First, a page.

Yet the March 8 bloc, which includes Hezbollah and its parliamentary allies, sees Mikati as a “more pragmatic choice” than previous prime ministers, according to Syrian journalist Leith Abou Fadel. Mikati’s party, the Azm Movement, is also part of the March 8 bloc.

Unlike Hariri, who “has been strongly influenced by foreign nations and refused to compromise on key issues”, Abu Fadel says Mikati shows a “strong desire for compromise”.

For Hezbollah, the stakes of the new government are diplomatic, aimed at preventing internal discord instead of partisan rent-seeking. Hezbollah Secretary General Sayed Hassan Nasrallah stressed in his latest speech that the party has “always rejected voids”, opposing the resignations of the previous government.

In the meantime, Hezbollah still sees the formation of a government in Lebanon as a prerequisite for internal stability. A government is needed to appoint elected officials, implement economic reforms and make decisions on major political decisions.

Nonetheless, Hezbollah is well prepared with what the United States calls its “parallel institutions,” organizational agendas that have developed outside of the crumbling structure of Lebanon and which provide a large safety net for many Lebanese, many of which have programs, services and resources available to those who are struggling independently. of political or sectarian affiliation. This includes the Sajjad grocery card, available to all poor Lebanese who request it, the discounted al-Nour supermarket in addition to fuel imports from Iran which are made free to institutions and communities in difficulty. Hezbollah recognizes the new cabinet as a diplomatic step forward, but the pursuit of the neoliberal economy and corruption that the cabinet represents will do little to affect or thwart its resilient welfare infrastructure.

The Prime Minister has also not spared fears of sanctions against Lebanon due to fuel imports occurring “outside current government institutions”. The group, operating outside of government to defend the country against invasions and attacks by the Zionist entity, ISIS, and other extremist groups and threats in the past, will also maneuver around an institutional framework that has emerged. proved unnecessary to the needs of the Lebanese people for decades to extend its economic support to a population which has experienced a rapid descent into poverty and crisis.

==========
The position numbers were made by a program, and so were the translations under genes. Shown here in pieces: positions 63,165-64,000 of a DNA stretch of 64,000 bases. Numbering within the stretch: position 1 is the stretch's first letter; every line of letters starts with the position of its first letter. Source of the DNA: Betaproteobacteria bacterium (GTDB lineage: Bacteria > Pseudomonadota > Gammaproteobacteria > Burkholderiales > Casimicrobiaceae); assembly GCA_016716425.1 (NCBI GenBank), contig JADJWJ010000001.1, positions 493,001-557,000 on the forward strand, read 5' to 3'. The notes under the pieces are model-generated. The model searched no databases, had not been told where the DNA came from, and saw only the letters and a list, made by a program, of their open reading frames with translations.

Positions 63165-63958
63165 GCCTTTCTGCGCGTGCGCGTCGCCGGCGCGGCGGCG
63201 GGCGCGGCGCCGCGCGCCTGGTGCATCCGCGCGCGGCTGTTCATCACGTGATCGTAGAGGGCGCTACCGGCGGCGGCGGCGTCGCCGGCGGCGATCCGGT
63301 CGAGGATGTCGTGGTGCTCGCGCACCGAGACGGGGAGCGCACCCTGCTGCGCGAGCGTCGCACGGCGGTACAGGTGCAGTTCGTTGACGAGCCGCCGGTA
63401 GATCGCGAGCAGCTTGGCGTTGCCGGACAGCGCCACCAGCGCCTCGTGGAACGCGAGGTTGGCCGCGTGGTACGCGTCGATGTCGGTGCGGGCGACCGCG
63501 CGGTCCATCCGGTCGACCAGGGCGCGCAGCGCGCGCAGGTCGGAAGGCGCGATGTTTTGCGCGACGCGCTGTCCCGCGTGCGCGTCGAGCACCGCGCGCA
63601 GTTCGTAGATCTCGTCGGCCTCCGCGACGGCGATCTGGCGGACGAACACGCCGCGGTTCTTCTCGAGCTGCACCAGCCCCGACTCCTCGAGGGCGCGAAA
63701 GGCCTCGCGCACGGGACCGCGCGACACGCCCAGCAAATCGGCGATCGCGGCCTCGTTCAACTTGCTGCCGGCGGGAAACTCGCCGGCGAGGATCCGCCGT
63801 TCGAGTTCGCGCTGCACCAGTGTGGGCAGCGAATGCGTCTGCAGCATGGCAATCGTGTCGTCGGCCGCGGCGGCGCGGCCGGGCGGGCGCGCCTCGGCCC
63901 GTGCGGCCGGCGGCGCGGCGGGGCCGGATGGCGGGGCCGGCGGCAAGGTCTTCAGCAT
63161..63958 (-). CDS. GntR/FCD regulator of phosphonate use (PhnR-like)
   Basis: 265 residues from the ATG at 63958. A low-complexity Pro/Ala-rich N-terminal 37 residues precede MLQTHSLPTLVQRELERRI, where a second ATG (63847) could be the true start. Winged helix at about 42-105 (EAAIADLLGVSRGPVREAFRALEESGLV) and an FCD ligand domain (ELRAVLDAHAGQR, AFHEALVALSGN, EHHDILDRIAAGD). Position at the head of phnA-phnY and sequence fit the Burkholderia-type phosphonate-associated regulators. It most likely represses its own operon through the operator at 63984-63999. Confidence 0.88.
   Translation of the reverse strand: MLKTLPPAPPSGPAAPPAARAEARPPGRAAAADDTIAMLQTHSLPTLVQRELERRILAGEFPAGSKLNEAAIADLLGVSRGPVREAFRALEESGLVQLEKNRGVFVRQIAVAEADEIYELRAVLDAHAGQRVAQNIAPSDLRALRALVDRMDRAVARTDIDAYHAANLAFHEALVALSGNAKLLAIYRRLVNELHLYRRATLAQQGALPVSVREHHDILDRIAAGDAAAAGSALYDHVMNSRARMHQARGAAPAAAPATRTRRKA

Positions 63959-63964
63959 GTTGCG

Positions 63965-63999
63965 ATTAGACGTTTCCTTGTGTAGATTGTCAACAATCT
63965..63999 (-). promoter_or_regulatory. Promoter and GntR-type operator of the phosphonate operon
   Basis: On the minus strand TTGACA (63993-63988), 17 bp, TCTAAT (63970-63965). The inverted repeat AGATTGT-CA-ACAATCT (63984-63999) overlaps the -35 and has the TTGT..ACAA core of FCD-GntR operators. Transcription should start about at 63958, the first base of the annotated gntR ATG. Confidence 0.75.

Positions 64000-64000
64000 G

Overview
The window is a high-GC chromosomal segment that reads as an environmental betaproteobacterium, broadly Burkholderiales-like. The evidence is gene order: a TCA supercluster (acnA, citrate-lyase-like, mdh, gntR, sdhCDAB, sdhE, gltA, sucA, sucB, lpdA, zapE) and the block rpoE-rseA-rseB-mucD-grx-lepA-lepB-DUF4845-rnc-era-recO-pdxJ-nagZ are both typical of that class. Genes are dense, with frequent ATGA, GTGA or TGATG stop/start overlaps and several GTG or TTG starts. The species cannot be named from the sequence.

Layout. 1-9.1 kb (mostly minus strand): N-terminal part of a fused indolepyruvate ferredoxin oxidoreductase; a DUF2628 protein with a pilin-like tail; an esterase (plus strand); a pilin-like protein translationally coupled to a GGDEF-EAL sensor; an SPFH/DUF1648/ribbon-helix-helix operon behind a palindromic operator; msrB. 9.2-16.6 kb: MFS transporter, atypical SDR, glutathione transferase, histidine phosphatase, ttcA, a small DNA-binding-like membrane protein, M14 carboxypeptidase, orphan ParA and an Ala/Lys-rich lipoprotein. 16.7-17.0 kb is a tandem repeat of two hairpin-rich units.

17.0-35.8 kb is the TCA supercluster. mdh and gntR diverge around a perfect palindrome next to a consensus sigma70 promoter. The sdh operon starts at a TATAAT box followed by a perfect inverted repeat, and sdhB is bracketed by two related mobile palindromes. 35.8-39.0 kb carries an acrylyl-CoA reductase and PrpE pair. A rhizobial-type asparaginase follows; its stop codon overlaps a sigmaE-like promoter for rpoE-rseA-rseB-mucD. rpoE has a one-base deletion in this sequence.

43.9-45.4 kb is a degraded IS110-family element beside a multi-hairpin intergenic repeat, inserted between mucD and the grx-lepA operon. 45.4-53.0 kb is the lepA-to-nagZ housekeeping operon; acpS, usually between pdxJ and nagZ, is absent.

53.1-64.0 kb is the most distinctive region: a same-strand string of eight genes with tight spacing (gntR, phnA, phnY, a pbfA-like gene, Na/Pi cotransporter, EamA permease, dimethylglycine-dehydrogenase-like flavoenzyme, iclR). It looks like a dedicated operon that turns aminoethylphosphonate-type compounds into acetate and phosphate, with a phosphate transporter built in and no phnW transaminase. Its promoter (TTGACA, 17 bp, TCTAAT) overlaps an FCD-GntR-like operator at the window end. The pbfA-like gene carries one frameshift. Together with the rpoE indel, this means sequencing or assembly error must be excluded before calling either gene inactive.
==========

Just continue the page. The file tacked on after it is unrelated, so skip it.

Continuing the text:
Abu Fadel says that although he does not expect “much from the cabinet or its officials” in terms of economic recovery, Hezbollah’s lifting of the economic seat in importing Iranian fuel earlier this month is ” unprecedented and forced Western nations that previously dictated aid conditions to abandon their policy of taking Lebanon hostage through threats of sanctions and withdrawal of military assistance.

Apart from two ministers appointed by Hariri and supported by his Future Movement, including the new Minister of Health Firass Abaid and the Minister of the Interior Bassam Mawlawi, and Abbas Halabi appointed Walid Joumblatt to the Ministry of Education, the candidates supported by explicitly anti-Hezbollah parties are largely absent from the government. , like the Lebanese Forces of Samir Geagea, or Kataeb of Samy Gemayel.

This indicates that Hezbollah will likely be treated at least from a perspective of relative sovereignty and pragmatic national interest, and that foreign powers such as Saudi Arabia and the United States have lost their grip on the apparatus. Lebanese administrative and political as far as they have in the past. The Zionist entity, Saudi Arabia and the United States realize that there is not much to be done against Hezbollah interventions, and the Lebanese government is even less able and less willing to s ‘oppose it.

Julia MK is a Beirut-based political analyst, writer and commentator. Besides regular appearances on PressTV, his work has also appeared in Al-Mayadeen, Al-Akhbar, Mirat al-Jazeera, Counterpunch and elsewhere.

(The views expressed in this article do not necessarily reflect those of Press TV.)